- Bill Williamson, ESPN Staff Writer
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It was midday on the Saturday of the NFL combine in February. The cavernous media room was bustling with activity when a trendy, middle-aged man walked briskly through.
Wearing designer jeans, a leather jacket and looking like he just walked out of a Beverly Hills hair salon, John Elway smiled winningly, shaking hands and offering quick quips as he breezed through.
In the often stodgy world of the NFL, Elway was working the combine his own way. NFL front-office leaders are usually not the leather-jacket-and-$100-dollar-haircut types. Neither are they Super Bowl winning, Hall of Fame quarterbacks.
“John is a very confident, calm, poised executive,” Denver president Joe Ellis said. “There’s no question, he is a qualified leader who is the right man for this franchise.”
Back-to-back Super Bowl wins capped Elway's 16-year playing career with the Broncos. Now 15 months into his newest role, he is showing he has the chance to be successful in his second life in Denver. Since he became the team's primary decision maker in January 2011, the Broncos have begun the process of becoming a front-line franchise -- as they were for much of Elway’s tenure as a player.
He took over a team that had gone 4-12 in 2010 and had lost 22 of its past 28 games. Elway spearheaded an effort that turned the Broncos into a surprise AFC West champion that upset Pittsburgh in the first round of the AFC playoffs -- the Broncos' first postseason win in six years.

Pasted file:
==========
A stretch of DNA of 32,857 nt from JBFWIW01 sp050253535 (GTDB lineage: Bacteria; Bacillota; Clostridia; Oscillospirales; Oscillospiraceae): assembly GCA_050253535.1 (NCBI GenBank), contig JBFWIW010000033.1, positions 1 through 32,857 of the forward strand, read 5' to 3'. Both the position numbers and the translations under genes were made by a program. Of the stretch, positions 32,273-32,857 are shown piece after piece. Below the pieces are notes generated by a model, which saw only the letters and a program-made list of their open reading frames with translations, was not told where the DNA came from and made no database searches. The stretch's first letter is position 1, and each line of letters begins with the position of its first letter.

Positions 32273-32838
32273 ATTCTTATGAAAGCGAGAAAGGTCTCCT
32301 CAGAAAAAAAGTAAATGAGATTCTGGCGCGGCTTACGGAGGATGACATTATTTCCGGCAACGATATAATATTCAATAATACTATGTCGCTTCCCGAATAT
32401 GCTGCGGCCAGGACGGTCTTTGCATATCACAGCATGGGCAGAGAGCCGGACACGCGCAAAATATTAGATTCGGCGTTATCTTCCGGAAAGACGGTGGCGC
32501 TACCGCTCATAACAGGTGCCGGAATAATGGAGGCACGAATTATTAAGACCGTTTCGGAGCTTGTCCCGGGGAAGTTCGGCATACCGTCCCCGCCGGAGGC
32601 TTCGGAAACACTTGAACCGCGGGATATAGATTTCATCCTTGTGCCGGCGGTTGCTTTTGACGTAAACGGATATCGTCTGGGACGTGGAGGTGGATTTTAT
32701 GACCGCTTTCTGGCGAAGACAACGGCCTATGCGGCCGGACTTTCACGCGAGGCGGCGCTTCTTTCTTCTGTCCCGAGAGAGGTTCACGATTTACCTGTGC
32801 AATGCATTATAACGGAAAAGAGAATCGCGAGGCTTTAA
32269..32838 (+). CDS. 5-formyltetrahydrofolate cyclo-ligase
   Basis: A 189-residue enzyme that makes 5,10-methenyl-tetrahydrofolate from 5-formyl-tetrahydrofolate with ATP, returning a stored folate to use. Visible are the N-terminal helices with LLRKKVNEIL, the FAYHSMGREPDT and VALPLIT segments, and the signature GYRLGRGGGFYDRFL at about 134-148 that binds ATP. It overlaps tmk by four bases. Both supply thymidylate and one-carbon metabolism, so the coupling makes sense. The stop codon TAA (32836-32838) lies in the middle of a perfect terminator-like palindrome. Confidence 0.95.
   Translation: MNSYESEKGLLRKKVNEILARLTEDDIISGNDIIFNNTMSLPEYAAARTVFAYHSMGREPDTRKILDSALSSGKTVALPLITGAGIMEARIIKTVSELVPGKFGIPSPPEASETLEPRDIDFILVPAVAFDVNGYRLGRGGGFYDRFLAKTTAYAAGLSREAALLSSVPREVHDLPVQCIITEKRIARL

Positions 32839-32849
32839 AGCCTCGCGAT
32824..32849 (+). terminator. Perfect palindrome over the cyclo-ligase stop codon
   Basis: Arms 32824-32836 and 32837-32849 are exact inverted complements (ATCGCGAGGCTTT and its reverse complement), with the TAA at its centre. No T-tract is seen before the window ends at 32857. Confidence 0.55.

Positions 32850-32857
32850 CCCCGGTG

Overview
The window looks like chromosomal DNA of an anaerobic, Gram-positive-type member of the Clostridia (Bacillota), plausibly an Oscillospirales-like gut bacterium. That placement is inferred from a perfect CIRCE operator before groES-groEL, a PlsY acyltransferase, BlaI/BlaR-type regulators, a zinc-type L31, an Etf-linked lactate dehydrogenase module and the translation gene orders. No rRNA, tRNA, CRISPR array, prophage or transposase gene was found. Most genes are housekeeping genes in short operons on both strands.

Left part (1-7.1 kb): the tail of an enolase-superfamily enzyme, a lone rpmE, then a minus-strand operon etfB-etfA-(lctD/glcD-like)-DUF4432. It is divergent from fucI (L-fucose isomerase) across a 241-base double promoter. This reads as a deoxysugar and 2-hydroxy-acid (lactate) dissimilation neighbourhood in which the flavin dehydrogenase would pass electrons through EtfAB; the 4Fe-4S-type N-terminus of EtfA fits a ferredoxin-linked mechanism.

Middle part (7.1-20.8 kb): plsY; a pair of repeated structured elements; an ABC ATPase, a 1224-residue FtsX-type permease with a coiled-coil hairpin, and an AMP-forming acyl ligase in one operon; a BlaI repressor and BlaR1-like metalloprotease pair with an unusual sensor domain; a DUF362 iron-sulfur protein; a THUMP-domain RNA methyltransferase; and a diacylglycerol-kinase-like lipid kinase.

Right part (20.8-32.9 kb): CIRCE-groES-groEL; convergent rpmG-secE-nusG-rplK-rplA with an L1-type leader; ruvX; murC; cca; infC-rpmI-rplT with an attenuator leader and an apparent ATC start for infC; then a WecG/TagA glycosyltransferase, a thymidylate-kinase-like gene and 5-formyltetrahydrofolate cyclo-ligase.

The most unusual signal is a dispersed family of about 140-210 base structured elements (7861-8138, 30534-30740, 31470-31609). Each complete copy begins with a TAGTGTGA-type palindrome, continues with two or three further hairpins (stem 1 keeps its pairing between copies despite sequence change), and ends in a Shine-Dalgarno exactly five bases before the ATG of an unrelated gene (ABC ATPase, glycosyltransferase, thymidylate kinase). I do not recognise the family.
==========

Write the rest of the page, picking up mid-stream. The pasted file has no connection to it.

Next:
Elway made the right choice in hiring John Fox and made the right call last April when the Broncos drafted linebacker Von Miller with the No. 2 pick. Miller notched 11.5 sacks and 64 tackles in his first campaign and was named the NFL Defensive of Rookie of the Year. The quarterback known for late-game brilliance engineered his greatest scoring drive as an executive last month when he won the Peyton Manning sweepstakes.
When his kindred spirit picked up the phone on the morning of March 19 and told Elway that he had chosen the Broncos, Elway finally got the superstar quarterback he wanted. That let him end the Tim Tebow experiment. Tebow never fit what Elway wanted in his quarterback. Manning did.
Elway received much credit, inside and outside the organization, for outlasting Tennessee and San Francisco. Manning said at his introductory news conference in Denver that Elway played a major role in his decision to sign with the Broncos.
“Certainly, I have had a relationship with John and it goes back a long way, but I’ve seen John now in a different role,” Manning said. “I’ve always seen him as a quarterback, never had to play against him, but that’s always the role I saw him as. Now I’ve seen him as a leader of a franchise and I really like what he had to say. Everyone knows what kind of competitor he is as a player, and I can tell he is just as competitive in this new role. That got me excited, I know he’s going to do everything he can do to help this franchise win.”